Gossamer In late autumn when the year is moving along in an orderly manner toward winter, the weather often turns quite suddenly, but temporarily, around. In America a warm spell late in the year is usually called Indian summer. The American term is now common in England, but older names like Saint Martin’s summer (Saint Martin’s Day is November 11) and Saint Luke’s summer (Saint Luke’s Day is October 8) are still current there. It is likely that England once had still another word for this season: gossomer (Middle English gos, ‘goose’, and somer, ‘summer’). Much writing of the Middle English period has not survived the passage of the centuries, and it happens that in what we do have the word gossomer is not attested in that sense. But we have a clue from German, where we find similar words. The German Gänsemonat, ‘goose-month’, was November, when the geese were at their best for eating. Two other German words for Indian summer, Altweibsommer, ‘Old Wives’ summer’ (Old Wives’ summer is also occasionally used for Indian summer in English), and Mädchensommer, ‘Maidens’ summer’, are also names used, as Middle English gossomer was, for the cobweb film that floats in the warm autumn air. This cobweb film is also known by the dialectal term summer-goose in northern England. This is apparently an inversion based on the likeness (admittedly slight) of a downy cobweb to a goose’s down. [ME gossomer (prob. also ‘Indian summer’, the period when geese were eaten extensively), prob. fr. gos, goos goose + somer summer; fr. its prevalence at this season of the year]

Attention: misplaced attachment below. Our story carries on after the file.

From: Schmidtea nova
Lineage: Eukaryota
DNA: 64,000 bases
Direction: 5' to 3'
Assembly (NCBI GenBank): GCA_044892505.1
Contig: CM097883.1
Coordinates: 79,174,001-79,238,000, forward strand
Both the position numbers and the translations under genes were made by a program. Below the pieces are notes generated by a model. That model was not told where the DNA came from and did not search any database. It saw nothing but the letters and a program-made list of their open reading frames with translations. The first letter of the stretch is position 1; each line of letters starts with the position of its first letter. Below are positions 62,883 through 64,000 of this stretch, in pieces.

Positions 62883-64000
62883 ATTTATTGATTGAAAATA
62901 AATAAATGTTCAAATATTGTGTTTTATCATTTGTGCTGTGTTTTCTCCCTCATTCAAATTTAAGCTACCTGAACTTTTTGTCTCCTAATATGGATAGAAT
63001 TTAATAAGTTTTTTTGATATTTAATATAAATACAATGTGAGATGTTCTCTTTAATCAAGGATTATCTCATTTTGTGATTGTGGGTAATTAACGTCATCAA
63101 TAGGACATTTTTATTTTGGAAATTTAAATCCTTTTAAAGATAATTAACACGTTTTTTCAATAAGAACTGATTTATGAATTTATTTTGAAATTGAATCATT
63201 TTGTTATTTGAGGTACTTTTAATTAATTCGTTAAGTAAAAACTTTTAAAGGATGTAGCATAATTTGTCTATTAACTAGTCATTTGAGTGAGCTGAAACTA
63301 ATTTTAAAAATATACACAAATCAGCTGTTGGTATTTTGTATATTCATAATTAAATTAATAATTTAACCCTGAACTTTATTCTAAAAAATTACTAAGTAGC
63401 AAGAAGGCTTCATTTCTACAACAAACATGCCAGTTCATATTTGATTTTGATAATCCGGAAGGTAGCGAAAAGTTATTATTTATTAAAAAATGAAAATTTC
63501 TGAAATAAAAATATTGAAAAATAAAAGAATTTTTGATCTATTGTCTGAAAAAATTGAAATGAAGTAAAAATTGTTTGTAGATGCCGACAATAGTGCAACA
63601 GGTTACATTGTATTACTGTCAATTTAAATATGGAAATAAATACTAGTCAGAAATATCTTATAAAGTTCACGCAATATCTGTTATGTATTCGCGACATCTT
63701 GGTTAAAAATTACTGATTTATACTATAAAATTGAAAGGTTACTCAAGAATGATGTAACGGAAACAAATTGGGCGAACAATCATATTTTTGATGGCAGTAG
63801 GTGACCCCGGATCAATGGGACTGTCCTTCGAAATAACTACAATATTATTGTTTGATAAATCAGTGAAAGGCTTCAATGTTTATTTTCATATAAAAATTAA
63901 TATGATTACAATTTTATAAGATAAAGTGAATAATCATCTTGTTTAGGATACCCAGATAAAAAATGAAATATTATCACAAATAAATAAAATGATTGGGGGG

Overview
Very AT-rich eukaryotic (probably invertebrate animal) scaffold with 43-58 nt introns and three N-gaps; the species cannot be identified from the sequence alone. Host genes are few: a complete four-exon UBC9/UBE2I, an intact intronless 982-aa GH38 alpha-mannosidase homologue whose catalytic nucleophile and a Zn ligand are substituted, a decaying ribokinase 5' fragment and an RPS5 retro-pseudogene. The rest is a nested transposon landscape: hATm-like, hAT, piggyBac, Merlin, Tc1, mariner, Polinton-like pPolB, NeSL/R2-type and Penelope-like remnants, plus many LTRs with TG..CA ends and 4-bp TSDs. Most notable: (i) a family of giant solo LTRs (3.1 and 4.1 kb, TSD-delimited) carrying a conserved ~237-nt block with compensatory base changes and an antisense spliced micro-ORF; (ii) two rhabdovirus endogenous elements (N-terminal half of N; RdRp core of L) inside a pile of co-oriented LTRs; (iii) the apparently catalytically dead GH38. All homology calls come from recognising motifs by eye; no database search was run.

Merriam-Webster Inc. (2011-09-20). Merriam-Webster’s Book of Word Histories (Kindle Locations 7133-7145). Merriam-Webster, Inc.. Kindle Edition.
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